THE family of Priyanka Bhogal has called for a tough sentence for killer trucker Robert Booth.
The four-year-old’s parents spoke out after Wearsider Booth changed his plea to guilty part way through a train for causing death by dangerous driving.
The 64-year-old, of Brockley Street, Town End Farm, ploughed into the rear of her family’s Vauxhall Zafira people carrier on the M6, in the West Midlands, in November 2011.
It was said he ignored speed limit signs, warning signs and what was going on ahead of him.
After the hearing at Warwick Crown Court, Priyanka’s parents Jaginder and Baljit Bhogal said: “Our lives were shattered forever when Robert Booth ran his 44-tonne lorry directly into the back of our car at a speed significantly in excess of the limit in place at the time.
“The impact was so massive it killed our beautiful four-year-old daughter Priyanka as she slept peacefully in the car.
“It is very difficult for us to explain how painful and broken and empty our lives are without our loving daughter.
“There will never be a day when we won’t remember the happiness she gave us and the tragic events of that night.”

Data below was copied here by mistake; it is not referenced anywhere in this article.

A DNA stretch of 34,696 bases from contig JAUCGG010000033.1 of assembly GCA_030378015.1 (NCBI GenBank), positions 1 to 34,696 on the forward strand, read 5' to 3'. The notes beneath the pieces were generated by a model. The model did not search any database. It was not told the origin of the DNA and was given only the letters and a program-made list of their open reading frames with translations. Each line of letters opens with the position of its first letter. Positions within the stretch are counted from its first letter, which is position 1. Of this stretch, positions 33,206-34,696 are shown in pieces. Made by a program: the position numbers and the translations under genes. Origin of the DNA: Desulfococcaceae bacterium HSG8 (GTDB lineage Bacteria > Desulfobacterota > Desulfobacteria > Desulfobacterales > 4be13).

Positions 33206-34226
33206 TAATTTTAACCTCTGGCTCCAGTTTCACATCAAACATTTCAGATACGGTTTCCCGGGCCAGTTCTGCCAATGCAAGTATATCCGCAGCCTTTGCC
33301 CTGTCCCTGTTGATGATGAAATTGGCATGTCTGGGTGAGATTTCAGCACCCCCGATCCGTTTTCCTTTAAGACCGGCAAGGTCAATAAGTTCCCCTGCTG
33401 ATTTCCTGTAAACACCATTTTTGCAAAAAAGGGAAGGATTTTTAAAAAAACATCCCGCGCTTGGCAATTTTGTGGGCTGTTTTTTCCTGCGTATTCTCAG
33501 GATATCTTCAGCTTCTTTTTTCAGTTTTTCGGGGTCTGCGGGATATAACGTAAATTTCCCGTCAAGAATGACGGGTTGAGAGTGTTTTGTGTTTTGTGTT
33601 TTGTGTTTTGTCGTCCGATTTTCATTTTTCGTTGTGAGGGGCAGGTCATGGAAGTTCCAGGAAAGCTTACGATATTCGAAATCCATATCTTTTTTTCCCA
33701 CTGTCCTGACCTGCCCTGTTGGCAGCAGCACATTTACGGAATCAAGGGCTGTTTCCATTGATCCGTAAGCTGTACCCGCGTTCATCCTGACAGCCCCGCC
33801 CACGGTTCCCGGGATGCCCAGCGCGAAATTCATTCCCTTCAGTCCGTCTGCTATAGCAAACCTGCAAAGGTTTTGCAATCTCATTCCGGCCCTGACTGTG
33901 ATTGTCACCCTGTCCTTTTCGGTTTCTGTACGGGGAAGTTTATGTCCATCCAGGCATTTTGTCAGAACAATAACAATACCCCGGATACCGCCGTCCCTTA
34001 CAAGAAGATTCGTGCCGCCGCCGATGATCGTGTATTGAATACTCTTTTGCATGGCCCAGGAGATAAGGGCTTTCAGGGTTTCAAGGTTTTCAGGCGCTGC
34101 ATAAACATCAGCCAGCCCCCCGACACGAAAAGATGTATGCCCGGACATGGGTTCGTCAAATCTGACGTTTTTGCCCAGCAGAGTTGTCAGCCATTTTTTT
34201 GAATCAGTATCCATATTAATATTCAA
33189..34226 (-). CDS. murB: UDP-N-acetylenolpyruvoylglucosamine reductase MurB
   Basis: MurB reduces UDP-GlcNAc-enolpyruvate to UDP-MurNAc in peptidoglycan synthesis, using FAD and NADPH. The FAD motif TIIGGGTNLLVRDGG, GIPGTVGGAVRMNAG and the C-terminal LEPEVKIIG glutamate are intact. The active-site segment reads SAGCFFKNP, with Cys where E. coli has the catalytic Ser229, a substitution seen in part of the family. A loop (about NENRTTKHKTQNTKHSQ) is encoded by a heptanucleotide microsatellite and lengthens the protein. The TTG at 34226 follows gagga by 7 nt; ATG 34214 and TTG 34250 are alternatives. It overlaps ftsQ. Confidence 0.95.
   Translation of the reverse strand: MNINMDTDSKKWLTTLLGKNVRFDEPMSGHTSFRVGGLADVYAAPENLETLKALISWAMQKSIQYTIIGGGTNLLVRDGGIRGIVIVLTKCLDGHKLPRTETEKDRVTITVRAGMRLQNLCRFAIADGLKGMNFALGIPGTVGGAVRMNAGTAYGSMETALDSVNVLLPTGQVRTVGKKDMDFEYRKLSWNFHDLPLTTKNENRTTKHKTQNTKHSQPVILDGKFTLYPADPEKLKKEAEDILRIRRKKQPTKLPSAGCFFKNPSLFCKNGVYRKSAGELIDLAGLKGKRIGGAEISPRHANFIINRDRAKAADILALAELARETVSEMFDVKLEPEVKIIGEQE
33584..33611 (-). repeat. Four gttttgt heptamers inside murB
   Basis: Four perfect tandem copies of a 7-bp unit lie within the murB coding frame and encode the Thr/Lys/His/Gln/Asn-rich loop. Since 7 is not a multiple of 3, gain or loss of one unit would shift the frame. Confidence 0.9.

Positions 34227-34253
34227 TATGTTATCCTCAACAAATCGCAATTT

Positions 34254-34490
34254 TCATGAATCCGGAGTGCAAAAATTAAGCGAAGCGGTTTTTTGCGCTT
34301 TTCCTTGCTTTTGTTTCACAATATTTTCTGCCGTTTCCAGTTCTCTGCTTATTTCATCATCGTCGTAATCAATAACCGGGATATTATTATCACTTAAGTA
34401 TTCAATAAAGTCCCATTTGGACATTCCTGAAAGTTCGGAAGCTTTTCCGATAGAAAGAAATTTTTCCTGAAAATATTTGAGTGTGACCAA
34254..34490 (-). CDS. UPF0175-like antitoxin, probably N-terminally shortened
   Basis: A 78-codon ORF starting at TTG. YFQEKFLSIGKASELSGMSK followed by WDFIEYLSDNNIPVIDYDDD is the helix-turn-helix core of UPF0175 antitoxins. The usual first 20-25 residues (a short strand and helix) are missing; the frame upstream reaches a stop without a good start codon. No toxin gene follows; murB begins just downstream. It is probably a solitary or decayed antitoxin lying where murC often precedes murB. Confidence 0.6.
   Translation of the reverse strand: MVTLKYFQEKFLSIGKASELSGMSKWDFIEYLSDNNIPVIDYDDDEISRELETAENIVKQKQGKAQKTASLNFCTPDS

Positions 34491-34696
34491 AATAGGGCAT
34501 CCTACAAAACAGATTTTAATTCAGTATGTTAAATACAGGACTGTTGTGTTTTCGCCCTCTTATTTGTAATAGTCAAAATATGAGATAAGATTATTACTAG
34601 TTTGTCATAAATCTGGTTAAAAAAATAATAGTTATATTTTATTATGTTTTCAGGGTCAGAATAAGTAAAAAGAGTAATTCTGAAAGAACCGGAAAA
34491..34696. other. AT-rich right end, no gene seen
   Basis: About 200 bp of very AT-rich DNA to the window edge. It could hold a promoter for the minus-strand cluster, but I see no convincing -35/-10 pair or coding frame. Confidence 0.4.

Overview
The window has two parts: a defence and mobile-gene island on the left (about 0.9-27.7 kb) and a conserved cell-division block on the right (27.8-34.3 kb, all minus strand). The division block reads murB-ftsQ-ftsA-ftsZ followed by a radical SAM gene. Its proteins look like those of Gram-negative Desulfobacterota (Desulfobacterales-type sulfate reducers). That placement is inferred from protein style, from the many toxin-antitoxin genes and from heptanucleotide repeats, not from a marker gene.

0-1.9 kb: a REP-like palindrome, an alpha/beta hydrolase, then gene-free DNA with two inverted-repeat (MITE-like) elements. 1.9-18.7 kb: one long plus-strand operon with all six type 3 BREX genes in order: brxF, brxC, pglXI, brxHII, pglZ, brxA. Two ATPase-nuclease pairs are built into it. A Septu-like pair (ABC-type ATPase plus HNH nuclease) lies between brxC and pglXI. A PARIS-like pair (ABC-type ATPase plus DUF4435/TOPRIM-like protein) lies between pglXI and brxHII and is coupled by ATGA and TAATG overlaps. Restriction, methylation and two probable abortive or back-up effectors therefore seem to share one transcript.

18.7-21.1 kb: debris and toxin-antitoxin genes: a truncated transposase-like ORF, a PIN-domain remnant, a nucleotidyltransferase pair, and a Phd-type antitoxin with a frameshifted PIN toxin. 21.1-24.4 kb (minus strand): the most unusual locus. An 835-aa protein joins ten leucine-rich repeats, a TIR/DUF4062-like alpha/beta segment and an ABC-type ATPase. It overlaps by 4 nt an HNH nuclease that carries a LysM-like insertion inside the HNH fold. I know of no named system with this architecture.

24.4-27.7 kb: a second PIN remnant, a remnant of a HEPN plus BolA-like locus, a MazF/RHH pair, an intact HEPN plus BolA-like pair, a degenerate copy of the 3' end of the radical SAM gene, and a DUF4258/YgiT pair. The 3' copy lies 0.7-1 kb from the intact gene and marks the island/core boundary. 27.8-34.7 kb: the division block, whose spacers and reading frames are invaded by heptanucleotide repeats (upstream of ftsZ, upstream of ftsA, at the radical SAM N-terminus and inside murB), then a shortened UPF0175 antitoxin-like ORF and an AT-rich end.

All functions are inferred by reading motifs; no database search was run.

The couple, from Coventry, hit out at Booth, adding: “The evidence supporting the case was overwhelming.
“His driving was so dangerous on that night that it was a miracle there weren’t further fatalities.
“Despite this overwhelming evidence, he proceeded to plead not guilty. To date, he has shown little remorse or sincere regret.
“We hope the sentencing reflects the distress and loss we feel every day from having out little angel Priyanka taken from us.”
Booth claimed to police he was driving to the road conditions and the stipulations of the road signs, and braked to avoid colliding with the Zafira, but that “the collision could not be avoided”.
But police accident investigator Pc Mark Weaver said the artic’s tachograph showed the driver was not sticking to the 40mph speed limit in place. “The final six seconds are the emergency braking of the lorry from a speed of 55mph down to zero.
“Prior to that, it had been travelling at 55mph, which is its maximum speed.
“My conclusions are that when the driver reacted to the vehicle in front of him it was unavoidable – he was never going to stop in time.”
It had been claimed by the defence that, unknown to him, Booth was suffering from sleep apnoea syndrome at the time – and had fallen asleep at the wheel.
But after an adjournment on the second day of his trial, after an expert had given evidence about his supposed sleep apnoea, Booth dramatically changed his plea.
Judge Sylvia de Bertodano granted Booth bail until the sentencing hearing, on February 25.
But she warned him: “Please do not be under any illusions. I am releasing you on bail, but it will inevitably be a sentence of custody, and it will inevitably be measured in years.”